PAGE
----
Data Protection under SARS-CoV-2
General Comments[edit | edit source]
The sudden outbreak of cases of COVID-19-afflictions ("Corona-Virus"), which was declared a pandemic by the WHO affects data protection in various ways. Different data protection authorities published guidelines for employers and other parties involved in the processing of data related to the Corona-Virus (read more below).
The Corona-Virus has also given cause to the use of different technologies based on data collection and other data processing activities by the EU/EEA member states and private companies. These processing activities mostly focus on preventing and slowing the further spreading of the Corona-Virus and on monitoring the citizens' abidance with governmental measures such as quarantine. Some of them are based on anonymous or anonymized data (like for statistics or movement patterns), but some proposals also revolved around personalized tracking.
At the moment, it is not easy to figure out, which processing activities are actually supposed to be conducted and which are only rumors. This page will therefore be adapted once certain processing activities have been confirmed. For now, this article does not assess the lawfulness of particular processing activities, but rather outlines the general conditions for data processing in connection with the Corona-Virus.
It must be noted that several activities - such as monitoring, if citizens comply with quarantine and stay indoors by watching at mobile phone locations - can be done without having to use personal data under Article 4(1) GDPR, if all necessary information can be derived from anonymised data. The GDPR does not apply to activities that only rely on anonymised data.
Principles of Article 5 GDPR[edit | edit source]
Regardless of the exceptional situation, data processing activities in connection with measures against the Corona-Virus that rely on personal data (Article 4(1) GDPR) have to comply with the principles of data processing as lined out in Article 5 GDPR (read more). As a situation like the Corona-Outbreak will often allow processing under different legal basis (see below), the main element to contain disproportionate processing, are the principles in Article 5:
- Lawfulness, fairness and transparency: Data processing must be lawful under Article 6 GDPR and/or Article 9 GDPR. Some member states have already passed laws that deal with the Corona-Virus which must be taken into consideration when assessing the lawfulness of processing. See below for more information. Furthermore, processing must be fair and transparent. This includes i.e. that data subjects whose data is being processed for purposes of fighting the Corona-Virus must be informed under Article 13 GDPR or Article 14 GDPR once their data has been obtained.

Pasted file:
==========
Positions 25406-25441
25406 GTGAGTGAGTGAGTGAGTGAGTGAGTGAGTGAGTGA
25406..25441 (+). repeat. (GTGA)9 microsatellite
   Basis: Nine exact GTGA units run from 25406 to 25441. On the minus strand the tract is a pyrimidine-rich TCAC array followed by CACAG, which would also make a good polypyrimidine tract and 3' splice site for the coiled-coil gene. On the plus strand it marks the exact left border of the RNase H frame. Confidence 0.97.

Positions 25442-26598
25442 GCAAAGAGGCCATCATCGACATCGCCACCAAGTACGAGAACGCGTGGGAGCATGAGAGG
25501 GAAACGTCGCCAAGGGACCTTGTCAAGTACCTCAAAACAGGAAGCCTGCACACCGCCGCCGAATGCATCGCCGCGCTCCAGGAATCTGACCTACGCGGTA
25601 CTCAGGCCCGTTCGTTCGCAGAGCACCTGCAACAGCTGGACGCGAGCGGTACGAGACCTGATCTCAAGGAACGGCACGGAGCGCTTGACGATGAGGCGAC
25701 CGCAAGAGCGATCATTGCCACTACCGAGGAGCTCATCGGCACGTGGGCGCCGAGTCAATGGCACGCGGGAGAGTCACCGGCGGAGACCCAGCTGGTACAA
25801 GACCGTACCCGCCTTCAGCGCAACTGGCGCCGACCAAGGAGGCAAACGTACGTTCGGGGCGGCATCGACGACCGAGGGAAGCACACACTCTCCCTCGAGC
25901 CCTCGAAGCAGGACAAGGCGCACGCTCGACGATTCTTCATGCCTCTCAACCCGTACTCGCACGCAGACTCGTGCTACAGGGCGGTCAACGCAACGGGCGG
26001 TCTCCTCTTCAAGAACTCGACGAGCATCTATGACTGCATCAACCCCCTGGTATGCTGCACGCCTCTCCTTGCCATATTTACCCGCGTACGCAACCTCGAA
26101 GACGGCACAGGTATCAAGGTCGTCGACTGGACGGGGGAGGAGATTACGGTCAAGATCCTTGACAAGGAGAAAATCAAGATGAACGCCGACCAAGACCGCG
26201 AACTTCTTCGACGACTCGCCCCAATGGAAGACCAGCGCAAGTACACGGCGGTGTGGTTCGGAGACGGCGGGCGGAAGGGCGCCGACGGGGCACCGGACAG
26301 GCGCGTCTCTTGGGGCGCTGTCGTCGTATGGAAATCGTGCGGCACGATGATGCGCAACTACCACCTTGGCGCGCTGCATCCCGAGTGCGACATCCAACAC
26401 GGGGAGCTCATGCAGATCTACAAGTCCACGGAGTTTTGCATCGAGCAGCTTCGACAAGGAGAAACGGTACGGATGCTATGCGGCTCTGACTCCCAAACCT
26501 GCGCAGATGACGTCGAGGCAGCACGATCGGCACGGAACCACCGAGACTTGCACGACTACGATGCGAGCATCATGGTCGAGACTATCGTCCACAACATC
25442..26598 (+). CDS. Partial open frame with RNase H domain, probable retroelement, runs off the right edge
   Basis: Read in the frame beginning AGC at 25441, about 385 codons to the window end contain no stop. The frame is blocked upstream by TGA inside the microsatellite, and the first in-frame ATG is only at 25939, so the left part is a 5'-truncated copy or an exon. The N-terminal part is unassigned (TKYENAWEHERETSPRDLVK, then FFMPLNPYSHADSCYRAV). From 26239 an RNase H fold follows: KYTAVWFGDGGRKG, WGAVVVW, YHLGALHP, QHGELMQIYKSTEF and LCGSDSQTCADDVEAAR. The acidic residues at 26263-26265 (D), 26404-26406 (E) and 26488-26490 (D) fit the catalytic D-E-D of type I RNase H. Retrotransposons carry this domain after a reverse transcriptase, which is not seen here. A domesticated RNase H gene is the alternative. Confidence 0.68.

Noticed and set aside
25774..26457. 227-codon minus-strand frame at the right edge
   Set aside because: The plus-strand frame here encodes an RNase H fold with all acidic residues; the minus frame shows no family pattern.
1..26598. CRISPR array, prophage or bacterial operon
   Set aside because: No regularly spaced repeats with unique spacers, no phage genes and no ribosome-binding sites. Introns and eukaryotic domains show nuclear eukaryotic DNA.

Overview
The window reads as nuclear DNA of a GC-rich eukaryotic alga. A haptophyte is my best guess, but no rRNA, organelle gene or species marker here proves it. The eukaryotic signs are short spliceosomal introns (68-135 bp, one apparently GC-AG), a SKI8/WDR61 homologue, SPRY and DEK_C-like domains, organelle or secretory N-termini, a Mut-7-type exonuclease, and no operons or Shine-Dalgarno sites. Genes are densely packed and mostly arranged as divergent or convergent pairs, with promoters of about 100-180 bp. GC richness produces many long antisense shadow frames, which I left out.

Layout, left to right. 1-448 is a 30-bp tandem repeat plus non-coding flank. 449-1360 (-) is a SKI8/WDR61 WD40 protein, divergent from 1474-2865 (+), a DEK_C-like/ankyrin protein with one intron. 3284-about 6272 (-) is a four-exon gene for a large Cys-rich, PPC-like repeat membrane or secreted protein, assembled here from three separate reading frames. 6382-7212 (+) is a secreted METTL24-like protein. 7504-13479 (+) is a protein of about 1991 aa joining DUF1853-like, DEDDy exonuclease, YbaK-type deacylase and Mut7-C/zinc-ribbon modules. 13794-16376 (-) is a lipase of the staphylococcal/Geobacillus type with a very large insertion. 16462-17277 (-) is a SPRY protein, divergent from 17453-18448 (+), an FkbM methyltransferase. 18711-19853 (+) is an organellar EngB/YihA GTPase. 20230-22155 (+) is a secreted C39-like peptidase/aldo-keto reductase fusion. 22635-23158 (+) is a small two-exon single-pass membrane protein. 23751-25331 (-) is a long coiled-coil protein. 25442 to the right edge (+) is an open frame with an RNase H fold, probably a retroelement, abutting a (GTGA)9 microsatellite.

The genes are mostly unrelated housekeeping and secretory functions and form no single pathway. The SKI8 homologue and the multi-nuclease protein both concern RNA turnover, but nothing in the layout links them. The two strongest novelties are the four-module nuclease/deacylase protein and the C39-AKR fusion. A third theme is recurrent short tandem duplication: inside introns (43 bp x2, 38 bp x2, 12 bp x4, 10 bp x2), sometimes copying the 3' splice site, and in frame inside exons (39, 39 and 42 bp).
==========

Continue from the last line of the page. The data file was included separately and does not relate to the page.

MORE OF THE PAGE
- Purpose limitation: Personal data collected for specific purposes, like preventing/slowing the further spreading of the Corona-Virus within a company, monitoring the citizens' abidance with governmental measures, medial research or tracking of interactions with infected persons shall only be processed for these purposes. The purpose must be in line with the legal basis chosen by the controller or defined by national legislation.
- Data minimisation: Only personal data that is truly necessary for these purposes may be collected and processed. It is not possible to process data that is not crucially necessary to fulfill the choose purpose.
- Accuracy: Personal data must be accurate and, where necessary, kept up to date. Especially "big data" and "quick and dirty" approaches that may be though of at times of crisis, may conflict with this principle. In cases where personal consequences may rely on data (e.g. limitation of movement, access to health care or saving people from infections) the accuracy of personal data is of utmost importance.
- Storage limitation: Once the purposes for processing are fulfilled, the data must be deleted or anonymised. When processing data about individual persons, the currently established timelines (e.g. the now common 14 days of quarantine) also form the basis for any storage limitation. Data may be anonymized, to be further used for statistics or research purposes.
- Integrity and confidentiality: Appropriate security of the personal data, including protection against unauthorised or unlawful processing and accidental loss, destruction or damage must be ensured with the implementation of technical or organisational measures (Article 32 GDPR). Taking security measures seriously is especially crucial when processing operations are stated under short timelines and pressure and the wider populations should trust these measures.
Legal Basis under Article 6 GDPR[edit | edit source]
Insofar data processing concerns only personal data, that does not qualify as special categories of personal data (such as health data under Article 9(1) GDPR (see below)), processing activities can realistically be based on: